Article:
Re: two dimensional statistics in Postgres

From: Katharina Büchse <katharina(dot)buechse(at)uni-jena(dot)de>
To: Tomas Vondra <tv(at)fuzzy(dot)cz>
Cc: pgsql-hackers(at)postgresql(dot)org
Subject: Re: two dimensional statistics in Postgres
Date: 2014-11-07 12:19:22
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Ahoj ;-)

On 06.11.2014 11:56, Tomas Vondra wrote:
> Hi,
> Dne 6 Listopad 2014, 11:15, Katharina Büchse napsal(a):
>> Hi,
>> I'm a phd-student at the university of Jena, Thüringen, Germany, in the
>> field of data bases, more accurate query optimization.
>> I want to implement a system in PostgreSQL that detects column
>> correlations and creates statistical data about correlated columns for
>> the optimizer. Therefore I need to store two dimensional statistics
>> (especially two dimensional histograms) in PostgreSQL.
> Cool!
>> I had a look at the description of "WIP: multivariate statistics / proof
>> of concept", which looks really promising, I guess these statistics are
>> based on scans of the data? For my system I need both -- statistical
> Yes, it's based on a sample of the data.
>> data based on table scans (actually, samples are enough) and those based
>> on query feedback. Query feedback (tuple counts and, speaking a little
>> inaccurately, the where-part of the query itself) needs to be extracted
>> and there needs to be a decision for the optimizer, when to take
>> multivariate statistics and when to use the one dimensional ones. Oracle
>> in this case just disables one dimensional histograms if there is
>> already a multidimensional histogram, but this is not always useful,
>> especially in the case of a feedback based histogram (which might not
>> cover the whole data space). I want to use both kinds of histograms
> What do you mean by not covering the whole data space? I assume that when
> building feedback-based histogram, parts of the data will be filtered out
> because of WHERE clauses etc. Is that what you mean? I don't see how this
> could happen for regular histograms, though.
Yes, you're right. Because of the where clauses, some parts of the data
might be filtered out in feedback based histograms. This cannot happen
in "regular" histograms, but as I mentioned -- I would like to use both
kinds of histograms.
>> because correlations might occur only in parts of the data. In this case
>> a histogram based on a sample of the whole table might not get the point
>> and wouldn't help for the part of the data the user seems to be
>> interested in.
> Yeah, there may be dependencies that are difficult to spot in the whole
> dataset, but emerge once you filter to a specific subset.
> Now, how would that work in practice? Initially the query needs to be
> planned using regular stats (because there's no feedback yet), and then -
> when we decide the estimates are way off - may be re-planned using the
> feedback. The feedback is inherently query-specific, so I'm not sure if
> it's possible to reuse it for multiple queries (might be possible for
> "sufficiently similar" ones).
> Would this be done automatically for all queries / all conditions, or only
> when specifically enabled (on a table, columns, ...)?
The idea is the following: I want to find out correlations with two
different algorithms, one scanning some samples of the data, the other
analyzing query feedback. If both decide for a column combination that
it's correlated, then there should be made a "regular histogram" for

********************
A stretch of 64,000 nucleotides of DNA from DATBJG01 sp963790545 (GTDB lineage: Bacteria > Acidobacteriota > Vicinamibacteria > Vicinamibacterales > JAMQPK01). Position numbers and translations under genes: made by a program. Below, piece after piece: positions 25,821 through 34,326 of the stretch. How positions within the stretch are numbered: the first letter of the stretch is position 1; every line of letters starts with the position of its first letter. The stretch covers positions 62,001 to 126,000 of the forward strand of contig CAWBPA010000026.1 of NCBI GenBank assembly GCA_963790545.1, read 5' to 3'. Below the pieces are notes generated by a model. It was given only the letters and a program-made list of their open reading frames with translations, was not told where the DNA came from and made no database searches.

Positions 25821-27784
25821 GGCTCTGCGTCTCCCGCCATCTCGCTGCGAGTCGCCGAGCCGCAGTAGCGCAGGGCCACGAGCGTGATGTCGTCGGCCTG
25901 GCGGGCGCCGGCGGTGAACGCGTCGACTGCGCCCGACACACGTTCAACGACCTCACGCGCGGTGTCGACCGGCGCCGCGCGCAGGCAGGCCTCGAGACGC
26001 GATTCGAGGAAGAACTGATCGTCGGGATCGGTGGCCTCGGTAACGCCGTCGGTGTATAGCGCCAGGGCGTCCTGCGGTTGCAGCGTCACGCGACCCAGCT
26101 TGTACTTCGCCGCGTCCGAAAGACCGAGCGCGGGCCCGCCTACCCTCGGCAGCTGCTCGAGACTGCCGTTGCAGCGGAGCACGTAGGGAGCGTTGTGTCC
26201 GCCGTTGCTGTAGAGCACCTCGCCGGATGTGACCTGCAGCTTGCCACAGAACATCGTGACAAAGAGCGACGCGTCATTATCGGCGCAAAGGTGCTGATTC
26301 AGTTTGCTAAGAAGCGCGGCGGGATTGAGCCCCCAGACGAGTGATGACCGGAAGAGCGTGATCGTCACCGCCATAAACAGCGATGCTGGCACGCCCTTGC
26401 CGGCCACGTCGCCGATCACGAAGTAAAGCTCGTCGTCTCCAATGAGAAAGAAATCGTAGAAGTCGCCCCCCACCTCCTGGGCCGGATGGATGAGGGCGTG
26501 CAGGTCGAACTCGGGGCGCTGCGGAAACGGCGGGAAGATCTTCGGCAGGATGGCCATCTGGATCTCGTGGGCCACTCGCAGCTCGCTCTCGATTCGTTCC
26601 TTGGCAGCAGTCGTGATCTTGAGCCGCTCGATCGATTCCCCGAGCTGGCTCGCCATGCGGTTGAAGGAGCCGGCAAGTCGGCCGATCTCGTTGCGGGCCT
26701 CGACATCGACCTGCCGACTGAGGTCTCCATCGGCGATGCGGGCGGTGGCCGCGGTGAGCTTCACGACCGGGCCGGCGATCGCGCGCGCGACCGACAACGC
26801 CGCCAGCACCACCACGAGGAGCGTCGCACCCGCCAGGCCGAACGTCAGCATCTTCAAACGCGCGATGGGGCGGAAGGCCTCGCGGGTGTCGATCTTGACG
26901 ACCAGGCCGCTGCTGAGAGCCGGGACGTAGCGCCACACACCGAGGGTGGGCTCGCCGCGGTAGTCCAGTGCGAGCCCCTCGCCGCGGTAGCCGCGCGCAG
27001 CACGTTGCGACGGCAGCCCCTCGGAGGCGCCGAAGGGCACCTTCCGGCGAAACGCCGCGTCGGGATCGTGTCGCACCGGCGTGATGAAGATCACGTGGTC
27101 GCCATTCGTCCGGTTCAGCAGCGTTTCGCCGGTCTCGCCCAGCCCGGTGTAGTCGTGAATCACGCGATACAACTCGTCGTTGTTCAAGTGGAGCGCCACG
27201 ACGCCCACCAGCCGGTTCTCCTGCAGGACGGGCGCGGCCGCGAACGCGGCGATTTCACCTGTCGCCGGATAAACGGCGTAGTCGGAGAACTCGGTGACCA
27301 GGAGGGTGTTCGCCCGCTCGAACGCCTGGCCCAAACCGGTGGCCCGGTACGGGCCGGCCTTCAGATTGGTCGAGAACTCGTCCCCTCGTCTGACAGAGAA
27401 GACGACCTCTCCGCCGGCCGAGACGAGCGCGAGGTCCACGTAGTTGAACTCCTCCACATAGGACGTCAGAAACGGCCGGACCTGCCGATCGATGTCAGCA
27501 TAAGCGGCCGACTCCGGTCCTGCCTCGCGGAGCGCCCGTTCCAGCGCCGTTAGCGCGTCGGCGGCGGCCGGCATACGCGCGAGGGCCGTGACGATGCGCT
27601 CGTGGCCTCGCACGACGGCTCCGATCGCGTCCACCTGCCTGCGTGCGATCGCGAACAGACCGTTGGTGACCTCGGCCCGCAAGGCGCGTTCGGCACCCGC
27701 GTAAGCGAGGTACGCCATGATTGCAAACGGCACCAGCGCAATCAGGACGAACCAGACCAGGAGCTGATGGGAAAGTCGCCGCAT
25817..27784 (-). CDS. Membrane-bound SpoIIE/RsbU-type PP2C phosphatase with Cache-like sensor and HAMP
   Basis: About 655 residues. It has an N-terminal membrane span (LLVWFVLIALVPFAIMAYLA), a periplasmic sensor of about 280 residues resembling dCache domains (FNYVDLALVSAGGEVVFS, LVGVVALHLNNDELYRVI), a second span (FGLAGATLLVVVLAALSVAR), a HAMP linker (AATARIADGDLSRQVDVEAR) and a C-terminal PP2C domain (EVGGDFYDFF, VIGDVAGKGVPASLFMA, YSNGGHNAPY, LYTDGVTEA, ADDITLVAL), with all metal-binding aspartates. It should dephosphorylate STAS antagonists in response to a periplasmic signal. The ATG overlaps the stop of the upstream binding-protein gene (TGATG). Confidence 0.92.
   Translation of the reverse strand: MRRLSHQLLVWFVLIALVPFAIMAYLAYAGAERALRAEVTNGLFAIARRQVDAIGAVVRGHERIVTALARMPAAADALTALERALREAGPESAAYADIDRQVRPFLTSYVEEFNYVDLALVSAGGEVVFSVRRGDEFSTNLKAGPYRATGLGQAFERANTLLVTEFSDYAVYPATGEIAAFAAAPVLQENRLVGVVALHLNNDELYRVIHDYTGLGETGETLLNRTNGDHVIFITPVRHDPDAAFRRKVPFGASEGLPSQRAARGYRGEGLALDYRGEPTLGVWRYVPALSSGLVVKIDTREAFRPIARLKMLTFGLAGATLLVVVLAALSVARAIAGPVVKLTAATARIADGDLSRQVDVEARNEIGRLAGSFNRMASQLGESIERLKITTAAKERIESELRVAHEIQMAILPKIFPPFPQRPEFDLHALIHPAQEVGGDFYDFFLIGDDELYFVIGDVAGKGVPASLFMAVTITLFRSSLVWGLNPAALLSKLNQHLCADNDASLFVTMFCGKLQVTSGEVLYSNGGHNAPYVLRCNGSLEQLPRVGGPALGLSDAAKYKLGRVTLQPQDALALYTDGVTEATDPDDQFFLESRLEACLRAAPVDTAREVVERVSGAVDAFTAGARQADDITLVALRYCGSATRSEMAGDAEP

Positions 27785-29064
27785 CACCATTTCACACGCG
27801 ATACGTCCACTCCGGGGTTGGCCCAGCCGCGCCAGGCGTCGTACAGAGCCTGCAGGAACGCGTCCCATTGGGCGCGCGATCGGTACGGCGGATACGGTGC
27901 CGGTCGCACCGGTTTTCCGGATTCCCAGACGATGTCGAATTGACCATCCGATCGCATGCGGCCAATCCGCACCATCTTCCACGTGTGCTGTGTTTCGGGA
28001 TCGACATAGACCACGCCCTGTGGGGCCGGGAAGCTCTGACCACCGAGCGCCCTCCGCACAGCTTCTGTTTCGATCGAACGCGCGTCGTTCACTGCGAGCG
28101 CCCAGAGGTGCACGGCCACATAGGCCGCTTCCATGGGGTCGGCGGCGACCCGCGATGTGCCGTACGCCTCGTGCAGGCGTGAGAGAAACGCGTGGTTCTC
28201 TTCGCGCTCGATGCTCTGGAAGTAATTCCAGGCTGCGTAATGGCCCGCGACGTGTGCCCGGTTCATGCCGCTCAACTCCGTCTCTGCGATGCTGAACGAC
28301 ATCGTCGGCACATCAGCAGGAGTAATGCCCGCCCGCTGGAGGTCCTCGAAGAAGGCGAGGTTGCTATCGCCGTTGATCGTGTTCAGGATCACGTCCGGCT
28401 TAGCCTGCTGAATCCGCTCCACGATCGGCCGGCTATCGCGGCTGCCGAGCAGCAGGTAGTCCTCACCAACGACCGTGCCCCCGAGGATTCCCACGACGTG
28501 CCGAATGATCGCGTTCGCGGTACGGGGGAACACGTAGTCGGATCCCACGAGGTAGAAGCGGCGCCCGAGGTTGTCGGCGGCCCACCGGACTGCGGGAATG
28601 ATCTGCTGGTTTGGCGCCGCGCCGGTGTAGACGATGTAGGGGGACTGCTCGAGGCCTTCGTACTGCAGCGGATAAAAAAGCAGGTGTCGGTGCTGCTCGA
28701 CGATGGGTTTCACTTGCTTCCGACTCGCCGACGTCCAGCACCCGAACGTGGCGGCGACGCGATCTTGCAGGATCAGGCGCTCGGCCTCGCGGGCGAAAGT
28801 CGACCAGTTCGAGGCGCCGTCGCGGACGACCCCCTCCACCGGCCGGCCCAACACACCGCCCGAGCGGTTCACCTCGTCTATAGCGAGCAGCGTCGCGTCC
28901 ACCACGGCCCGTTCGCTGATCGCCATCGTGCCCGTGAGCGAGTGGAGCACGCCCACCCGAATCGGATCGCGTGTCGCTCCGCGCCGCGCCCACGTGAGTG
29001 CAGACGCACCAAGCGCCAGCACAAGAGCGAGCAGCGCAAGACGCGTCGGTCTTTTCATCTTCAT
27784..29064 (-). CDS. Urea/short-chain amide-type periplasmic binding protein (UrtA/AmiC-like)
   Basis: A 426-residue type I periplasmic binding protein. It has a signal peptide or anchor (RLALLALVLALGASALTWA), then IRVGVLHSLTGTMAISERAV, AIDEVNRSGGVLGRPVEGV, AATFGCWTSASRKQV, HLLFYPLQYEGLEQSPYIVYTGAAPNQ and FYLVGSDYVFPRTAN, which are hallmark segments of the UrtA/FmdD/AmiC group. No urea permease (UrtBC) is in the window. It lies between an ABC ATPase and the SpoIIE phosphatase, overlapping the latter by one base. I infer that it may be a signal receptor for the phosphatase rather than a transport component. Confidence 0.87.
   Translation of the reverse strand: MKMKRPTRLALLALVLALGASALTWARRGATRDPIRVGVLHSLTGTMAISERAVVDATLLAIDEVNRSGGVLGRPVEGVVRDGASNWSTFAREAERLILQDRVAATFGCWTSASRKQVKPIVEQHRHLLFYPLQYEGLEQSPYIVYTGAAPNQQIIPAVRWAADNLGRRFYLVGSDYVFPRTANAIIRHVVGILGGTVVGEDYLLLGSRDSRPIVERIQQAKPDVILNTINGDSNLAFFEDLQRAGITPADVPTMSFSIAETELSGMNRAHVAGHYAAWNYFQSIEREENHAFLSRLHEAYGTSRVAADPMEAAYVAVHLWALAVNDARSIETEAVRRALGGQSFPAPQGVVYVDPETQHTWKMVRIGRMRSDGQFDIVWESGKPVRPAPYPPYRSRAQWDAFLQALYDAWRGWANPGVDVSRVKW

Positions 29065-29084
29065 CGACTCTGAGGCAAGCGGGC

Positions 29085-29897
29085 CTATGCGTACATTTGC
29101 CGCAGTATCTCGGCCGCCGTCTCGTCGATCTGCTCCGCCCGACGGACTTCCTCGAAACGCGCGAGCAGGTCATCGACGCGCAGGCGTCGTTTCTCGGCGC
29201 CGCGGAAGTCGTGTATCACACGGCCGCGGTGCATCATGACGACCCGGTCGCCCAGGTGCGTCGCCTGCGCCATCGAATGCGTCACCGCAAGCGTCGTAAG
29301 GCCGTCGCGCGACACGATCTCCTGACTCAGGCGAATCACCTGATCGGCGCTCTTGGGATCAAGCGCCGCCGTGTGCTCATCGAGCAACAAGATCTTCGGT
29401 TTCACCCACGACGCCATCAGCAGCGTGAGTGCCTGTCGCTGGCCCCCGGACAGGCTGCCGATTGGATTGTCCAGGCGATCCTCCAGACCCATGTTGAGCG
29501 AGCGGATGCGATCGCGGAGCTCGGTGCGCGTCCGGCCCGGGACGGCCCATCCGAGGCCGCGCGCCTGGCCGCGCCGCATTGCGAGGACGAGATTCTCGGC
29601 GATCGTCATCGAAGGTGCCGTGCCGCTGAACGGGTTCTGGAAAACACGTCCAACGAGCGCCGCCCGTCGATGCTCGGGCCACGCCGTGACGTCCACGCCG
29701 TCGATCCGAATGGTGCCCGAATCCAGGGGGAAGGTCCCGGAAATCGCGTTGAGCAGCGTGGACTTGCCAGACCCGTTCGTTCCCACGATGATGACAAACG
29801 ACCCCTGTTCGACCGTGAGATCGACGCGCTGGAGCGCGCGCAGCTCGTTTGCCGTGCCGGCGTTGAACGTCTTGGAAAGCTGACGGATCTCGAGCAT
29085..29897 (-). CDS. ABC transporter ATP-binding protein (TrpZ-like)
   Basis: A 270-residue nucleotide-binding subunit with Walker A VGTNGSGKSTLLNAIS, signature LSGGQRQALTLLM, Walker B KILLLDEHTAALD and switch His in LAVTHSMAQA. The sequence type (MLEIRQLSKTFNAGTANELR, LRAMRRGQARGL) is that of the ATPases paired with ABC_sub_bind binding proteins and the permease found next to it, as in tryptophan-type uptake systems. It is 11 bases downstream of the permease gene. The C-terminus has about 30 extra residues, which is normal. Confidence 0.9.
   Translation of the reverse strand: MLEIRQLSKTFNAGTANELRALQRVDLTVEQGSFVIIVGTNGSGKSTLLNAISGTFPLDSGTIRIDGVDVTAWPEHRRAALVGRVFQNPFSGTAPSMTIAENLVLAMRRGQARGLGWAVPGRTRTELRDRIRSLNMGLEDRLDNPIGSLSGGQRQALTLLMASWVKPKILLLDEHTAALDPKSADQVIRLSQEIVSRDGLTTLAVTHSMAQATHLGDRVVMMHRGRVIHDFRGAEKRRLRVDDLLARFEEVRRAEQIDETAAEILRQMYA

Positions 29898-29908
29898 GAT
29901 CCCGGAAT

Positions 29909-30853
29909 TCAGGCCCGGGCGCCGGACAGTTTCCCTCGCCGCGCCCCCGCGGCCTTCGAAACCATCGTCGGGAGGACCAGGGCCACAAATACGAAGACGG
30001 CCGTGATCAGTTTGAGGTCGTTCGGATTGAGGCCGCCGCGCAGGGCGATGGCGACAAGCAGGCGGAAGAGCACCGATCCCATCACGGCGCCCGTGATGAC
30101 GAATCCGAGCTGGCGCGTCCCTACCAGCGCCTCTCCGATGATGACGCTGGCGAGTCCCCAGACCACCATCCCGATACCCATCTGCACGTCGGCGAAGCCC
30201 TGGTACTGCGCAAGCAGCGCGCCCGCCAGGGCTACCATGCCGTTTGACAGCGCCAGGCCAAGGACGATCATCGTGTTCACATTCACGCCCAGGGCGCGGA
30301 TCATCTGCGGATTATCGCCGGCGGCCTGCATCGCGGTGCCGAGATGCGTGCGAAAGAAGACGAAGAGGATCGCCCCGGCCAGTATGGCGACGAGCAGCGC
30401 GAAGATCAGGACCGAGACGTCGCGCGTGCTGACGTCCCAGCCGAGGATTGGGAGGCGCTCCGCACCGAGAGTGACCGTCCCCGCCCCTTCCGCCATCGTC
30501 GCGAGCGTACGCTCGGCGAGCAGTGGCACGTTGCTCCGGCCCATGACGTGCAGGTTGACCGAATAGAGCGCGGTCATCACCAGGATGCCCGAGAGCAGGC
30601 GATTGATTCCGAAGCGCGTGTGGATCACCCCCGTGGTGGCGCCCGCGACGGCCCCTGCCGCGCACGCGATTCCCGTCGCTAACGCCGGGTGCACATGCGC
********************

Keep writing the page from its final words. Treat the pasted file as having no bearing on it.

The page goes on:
this combination. If only the "scanning"-algorithm says "correlated",
then it means that there is some correlation, but this is not
interesting for the user right now. So I would only "leave some note"
for the optimizer that there is correlation and if the user interest
changes and query results differ a lot from the estimates in the plan,
then again -- "regular histogram". If only the "feedback"-algorithm
decides that the columns are correlated, a histogram based on query
feedback is the most useful choice to support the work of the optimizer.
>> There are special data structures for storing multidimensional
>> histograms based on feedback and I already tried to implement one of
>> these in C. In the case of two dimensions they are of course not "for
>> free" (one dimensional would be much cheaper), but based on the
>> principle of maximum entropy they deliver really good results. I decided
>> for only two dimensions because in this case we have the best proportion
>> of cost and benefit when searching for correlation (here I'm relying on
> I think hardcoding the two-dimensions limit is wrong. I understand higher
> number of dimensions means more expensive operation, but if the user can
> influence it, I believe it's OK.
I don't know whether the user has to decide whether the statistical data
is based on feedback or on data scans. I guess it's enough if he gets
his histograms in higher dimensions based on data scans.
> Also, is there any particular reason why not to support other kinds of
> stats (say, MCV lists)? In the end it's just a different way to
> approximate the distribution, and it may be way cheaper than histograms.
The reason actually is just that 1) I have only limited time and cannot
cover every possibility to support the optimizer when there is
correlation and 2) there are good papers about feedback based histograms :-D
>> tests that were made in DB2 within a project called CORDS which detects
>> correlations even between different tables).
> Is this somehow related to LEO? I'm not familiar with the details, but
> from the description it might be related.
actually, LEO is purely feedback based, while CORDS is using data scans.
But some authors were involved in both projects I guess. LEO itself
never made it to be fully integrated in DB2, but some parts of it did.
What's interesting for me is the fact that in DB2 there's no possibility
for multidimensional histograms.
> regards
> Tomas

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